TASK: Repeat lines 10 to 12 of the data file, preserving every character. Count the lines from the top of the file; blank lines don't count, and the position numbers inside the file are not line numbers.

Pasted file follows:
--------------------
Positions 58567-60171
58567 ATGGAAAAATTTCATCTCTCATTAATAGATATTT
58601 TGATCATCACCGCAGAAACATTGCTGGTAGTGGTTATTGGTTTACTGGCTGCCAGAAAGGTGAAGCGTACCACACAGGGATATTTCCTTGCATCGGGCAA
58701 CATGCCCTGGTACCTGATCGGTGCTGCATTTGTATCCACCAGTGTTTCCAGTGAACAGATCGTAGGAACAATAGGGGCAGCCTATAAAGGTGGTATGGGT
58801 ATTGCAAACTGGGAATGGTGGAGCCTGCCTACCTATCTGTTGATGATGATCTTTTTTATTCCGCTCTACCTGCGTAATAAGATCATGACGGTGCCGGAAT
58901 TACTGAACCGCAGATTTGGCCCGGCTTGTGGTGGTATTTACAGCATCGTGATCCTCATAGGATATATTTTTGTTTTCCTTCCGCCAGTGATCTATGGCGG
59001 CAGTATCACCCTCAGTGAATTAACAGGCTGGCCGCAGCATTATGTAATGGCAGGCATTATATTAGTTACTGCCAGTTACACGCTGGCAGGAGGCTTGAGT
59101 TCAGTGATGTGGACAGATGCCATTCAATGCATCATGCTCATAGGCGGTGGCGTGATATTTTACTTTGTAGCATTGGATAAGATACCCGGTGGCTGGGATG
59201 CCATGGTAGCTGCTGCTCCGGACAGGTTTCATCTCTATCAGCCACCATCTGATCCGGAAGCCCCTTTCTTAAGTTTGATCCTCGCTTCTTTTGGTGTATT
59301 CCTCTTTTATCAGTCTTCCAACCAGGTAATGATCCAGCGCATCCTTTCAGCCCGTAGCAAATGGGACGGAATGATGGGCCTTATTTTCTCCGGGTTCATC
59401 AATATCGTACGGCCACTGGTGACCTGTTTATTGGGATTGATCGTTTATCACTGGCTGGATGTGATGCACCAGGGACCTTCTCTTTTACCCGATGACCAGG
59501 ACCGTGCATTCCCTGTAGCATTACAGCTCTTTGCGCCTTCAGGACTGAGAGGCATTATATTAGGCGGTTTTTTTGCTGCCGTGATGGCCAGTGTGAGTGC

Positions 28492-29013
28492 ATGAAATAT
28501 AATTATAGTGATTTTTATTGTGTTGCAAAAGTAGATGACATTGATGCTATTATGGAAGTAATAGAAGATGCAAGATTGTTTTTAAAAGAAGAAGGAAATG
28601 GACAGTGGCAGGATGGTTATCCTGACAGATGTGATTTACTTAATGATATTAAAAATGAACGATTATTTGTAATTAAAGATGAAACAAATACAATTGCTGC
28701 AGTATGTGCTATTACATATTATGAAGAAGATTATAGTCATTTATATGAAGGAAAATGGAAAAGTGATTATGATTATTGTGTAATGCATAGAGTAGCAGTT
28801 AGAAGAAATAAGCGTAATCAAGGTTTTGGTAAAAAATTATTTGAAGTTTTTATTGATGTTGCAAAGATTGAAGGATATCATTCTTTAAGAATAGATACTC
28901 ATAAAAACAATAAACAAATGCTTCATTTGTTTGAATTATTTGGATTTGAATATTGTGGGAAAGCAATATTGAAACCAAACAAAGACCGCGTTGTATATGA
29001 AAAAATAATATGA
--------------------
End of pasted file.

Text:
59301 CCTCTTTTATCAGTCTTCCAACCAGGTAATGATCCAGCGCATCCTTTCAGCCCGTAGCAAATGGGACGGAATGATGGGCCTTATTTTCTCCGGGTTCATC
59401 AATATCGTACGGCCACTGGTGACCTGTTTATTGGGATTGATCGTTTATCACTGGCTGGATGTGATGCACCAGGGACCTTCTCTTTTACCCGATGACCAGG
59501 ACCGTGCATTCCCTGTAGCATTACAGCTCTTTGCGCCTTCAGGACTGAGAGGCATTATATTAGGCGGTTTTTTTGCTGCCGTGATGGCCAGTGTGAGTGC